months we’ve been exploring with six other sponsoring organizations that also
subscribe to NACSA’s quality principles the joint creation of a new sponsor
entity with the scale and resources necessary to advance the improvement of the
state’s charter program. (Those organizations are the Educational Service
Center of Central Ohio, Montgomery County Educational Service Center, Dayton
Public Schools, Reynoldsburg City Schools, Loveland City Schools, and the
Columbus City Schools. Others are also considering joining this venture.)
have no need or desire to sponsor schools in the future if a better
option is available for schools and the children they serve.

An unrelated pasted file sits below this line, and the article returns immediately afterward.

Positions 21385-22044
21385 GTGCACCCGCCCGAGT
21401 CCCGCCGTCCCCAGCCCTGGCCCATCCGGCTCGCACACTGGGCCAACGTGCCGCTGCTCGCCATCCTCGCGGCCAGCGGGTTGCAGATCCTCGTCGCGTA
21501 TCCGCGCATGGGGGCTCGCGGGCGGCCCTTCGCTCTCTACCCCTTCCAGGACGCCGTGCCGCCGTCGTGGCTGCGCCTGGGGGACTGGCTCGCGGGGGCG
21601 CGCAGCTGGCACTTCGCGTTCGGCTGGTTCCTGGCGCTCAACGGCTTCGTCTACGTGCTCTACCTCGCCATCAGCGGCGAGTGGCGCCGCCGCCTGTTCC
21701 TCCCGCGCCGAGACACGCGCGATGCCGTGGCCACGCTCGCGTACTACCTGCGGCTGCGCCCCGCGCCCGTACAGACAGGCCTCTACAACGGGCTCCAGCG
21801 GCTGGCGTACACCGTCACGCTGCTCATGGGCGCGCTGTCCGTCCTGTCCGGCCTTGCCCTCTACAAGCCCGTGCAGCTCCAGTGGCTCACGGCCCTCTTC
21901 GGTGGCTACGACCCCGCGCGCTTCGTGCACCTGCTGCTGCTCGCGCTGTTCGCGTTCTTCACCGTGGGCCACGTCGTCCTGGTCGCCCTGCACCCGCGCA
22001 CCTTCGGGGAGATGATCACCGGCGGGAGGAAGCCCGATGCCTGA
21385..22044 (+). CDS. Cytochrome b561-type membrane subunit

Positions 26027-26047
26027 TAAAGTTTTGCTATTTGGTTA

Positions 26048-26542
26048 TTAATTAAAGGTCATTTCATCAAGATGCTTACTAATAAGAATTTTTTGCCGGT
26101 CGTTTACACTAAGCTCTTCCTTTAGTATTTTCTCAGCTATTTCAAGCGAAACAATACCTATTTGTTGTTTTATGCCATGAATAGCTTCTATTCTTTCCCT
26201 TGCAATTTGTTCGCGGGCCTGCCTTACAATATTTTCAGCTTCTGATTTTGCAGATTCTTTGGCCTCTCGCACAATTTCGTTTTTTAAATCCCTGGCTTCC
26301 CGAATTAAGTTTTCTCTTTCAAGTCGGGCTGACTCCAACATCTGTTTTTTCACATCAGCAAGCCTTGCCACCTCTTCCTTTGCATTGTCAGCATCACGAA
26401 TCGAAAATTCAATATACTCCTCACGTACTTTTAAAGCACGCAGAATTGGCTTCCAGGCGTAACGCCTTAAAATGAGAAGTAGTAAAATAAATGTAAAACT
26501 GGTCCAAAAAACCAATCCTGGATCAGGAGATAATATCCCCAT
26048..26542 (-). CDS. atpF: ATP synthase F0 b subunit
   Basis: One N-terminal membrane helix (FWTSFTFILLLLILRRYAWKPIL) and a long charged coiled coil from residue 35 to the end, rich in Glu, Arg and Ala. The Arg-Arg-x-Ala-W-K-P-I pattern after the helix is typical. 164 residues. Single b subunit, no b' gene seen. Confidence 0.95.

This undertaking has been driven by the need for stronger quality
in a time of tighter resources. We explained our reasoning to the State Board
of Education in May 2010 in these words:
For most sponsors in Ohio, quality
sponsorship costs more than school fees can generate. Consider the numbers for
a moment – the state has 67 active sponsors. Two of these – the Lucas County
ESC and the Ohio Council of Community Schools (both based in Toledo) –
collectively authorize one third of all Ohio charter schools. The state’s
remaining 65 sponsors authorize on average three schools each. 52 sponsors have
two or fewer. Yet quality sponsorship costs money to deliver. For example,
sponsors need the resources to meet the legal costs of closing a school, which
can accrue quickly.
It is because of limited resources
for sponsors and the need for scale and shared expertise that the Thomas B.
Fordham Foundation and the Educational Service Center of Central Ohio (ESCCO)